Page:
But credentials as a traveling companion are not required for the trip to Peking, and that is where Woodcock seems headed.
President of the 1.4 million-member United Automobile Workers for seven years, Woodcock, 66, passed his union's mandatory retirement age in February. He will step down this week at the UAW's triennial convention in Los Angeles, after which he is the odds-on favorite to be named U.S. envoy to the People's Republic of China. (In the absence of formal diplomatic relations between the U.S. and China, the post carries the rank of ambassador without the title.)
Though he lacks the training and experience of an old China hand, Woodcock is a master of delicate bargaining. Earlier this year President Carter appointed him head of a special commission to Vietnam and Laos seeking information on missing U.S. servicemen. The UAW chief performed with distinction (Hanoi returned the bodies of 11 American airmen and hinted at further cooperation), and the President clearly took notice.
Born in Providence, R.I., Woodcock was the son of a British master machinist who found himself in Germany at the outbreak of World War I and was interned until the fighting ended. Young Leonard and his mother waited out the war in England, where he received his early schooling. The Woodcocks were eventually reunited and made their way back to the U.S.—to Detroit—where Leonard enrolled in what is now Wayne State University. The Depression cut short his student days and sent him to work in a machine shop at 35 cents an hour, 84 hours a week.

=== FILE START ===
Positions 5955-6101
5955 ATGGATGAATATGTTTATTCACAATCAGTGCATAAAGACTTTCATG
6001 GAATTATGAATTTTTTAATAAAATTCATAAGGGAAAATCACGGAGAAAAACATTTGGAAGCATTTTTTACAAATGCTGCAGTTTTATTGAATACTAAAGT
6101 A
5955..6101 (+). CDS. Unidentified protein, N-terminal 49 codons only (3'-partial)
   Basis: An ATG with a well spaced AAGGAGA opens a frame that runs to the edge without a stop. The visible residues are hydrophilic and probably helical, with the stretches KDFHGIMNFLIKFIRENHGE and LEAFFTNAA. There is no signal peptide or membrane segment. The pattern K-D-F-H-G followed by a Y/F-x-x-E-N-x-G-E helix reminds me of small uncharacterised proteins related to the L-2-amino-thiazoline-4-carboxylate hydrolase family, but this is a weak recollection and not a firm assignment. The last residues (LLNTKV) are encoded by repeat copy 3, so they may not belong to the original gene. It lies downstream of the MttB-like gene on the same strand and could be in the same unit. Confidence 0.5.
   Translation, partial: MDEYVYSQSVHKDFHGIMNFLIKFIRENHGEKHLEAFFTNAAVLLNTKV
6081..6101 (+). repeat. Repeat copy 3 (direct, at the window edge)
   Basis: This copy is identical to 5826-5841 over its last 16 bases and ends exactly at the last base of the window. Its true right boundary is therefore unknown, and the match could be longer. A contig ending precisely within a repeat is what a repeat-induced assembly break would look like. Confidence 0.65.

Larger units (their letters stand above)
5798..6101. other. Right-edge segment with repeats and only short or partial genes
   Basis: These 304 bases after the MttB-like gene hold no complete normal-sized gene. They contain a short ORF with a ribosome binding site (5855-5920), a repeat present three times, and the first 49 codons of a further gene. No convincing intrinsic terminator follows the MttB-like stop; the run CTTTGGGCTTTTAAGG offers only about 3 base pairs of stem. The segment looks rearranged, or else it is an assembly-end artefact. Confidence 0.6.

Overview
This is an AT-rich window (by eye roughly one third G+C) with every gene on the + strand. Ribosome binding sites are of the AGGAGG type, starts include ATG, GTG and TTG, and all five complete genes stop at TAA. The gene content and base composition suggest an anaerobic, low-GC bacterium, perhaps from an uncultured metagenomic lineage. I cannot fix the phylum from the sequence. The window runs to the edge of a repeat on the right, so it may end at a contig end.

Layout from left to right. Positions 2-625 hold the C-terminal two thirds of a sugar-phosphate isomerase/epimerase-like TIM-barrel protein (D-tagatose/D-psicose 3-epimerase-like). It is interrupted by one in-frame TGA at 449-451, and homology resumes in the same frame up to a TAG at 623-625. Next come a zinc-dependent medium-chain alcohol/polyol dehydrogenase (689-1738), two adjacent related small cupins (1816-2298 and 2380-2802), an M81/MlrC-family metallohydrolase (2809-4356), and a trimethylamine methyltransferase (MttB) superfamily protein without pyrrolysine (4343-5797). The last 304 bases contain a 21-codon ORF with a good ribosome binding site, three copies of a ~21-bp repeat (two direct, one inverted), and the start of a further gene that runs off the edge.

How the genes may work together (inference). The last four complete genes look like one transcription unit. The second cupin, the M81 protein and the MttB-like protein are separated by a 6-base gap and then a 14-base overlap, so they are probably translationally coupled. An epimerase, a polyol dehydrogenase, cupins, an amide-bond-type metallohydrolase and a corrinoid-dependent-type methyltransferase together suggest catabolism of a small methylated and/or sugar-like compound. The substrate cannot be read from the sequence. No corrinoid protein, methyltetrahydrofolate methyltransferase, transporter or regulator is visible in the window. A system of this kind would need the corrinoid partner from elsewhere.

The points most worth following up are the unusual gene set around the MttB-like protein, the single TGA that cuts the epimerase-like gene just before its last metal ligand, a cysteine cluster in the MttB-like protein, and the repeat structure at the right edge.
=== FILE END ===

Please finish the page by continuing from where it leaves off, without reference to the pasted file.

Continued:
Joining a forerunner of the UAW in 1933, he began a long, gradual climb through the ranks. He became first assistant to the UAW president in 1946, a vice-president in 1955 and head negotiator vis-à-vis General Motors in 1958. When the legendary Walter Reuther died in a plane crash in 1970, Woodcock succeeded to the UAW presidency.
A socialist in his younger days, he has maintained his union's traditional commitment not only to bread-and-butter issues but also to broad social reforms. He gets high marks even from adversaries in the auto companies. "He has a temper and a cutting wit," says a GM official, "but he never loses control of himself."
Among the most private of public men, Woodcock has lived alone since he and his wife, Loula, separated in 1963. She lives in California. Their three children (two daughters and a son) are grown, and Woodcock's home is a book-cluttered, 22nd-floor bachelor apartment in downtown Detroit. Some acquaintances find him aloof (no one calls him "Len" or "Lenny") but not rigid. Once a hawk on Vietnam, he changed his mind after heated disagreements with his daughters. "They were so right and I was so wrong," he later confessed ruefully.
Despite a period of deep political estrangement, Woodcock's oldest daughter believes her father is an excellent choice for envoy to China. "He is a self-contained person, and I'm sure he could handle the loneliness of the job," says Mrs. Leslie Tentler, 32, a teacher of labor history at the University of Michigan. "He has values and he's not afraid to be forthright. That's what I respect him for the most. It was the best kind of parenting he could give."
Leonard Woodcock has never fit the stereotype of the cigar-chomping, back-slapping labor boss—and not just because he doesn't smoke. In 44 years as a trade unionist he has picked up only two nicknames: "The Professor," for his methodical intellect, and "The Undertaker," for his reserve. Though he is a formidable negotiator, he has never been known as the blithest of spirits. "Let me put it this way," says an associate. "He's not the person you'd choose to sit next to on a long flight to the Coast."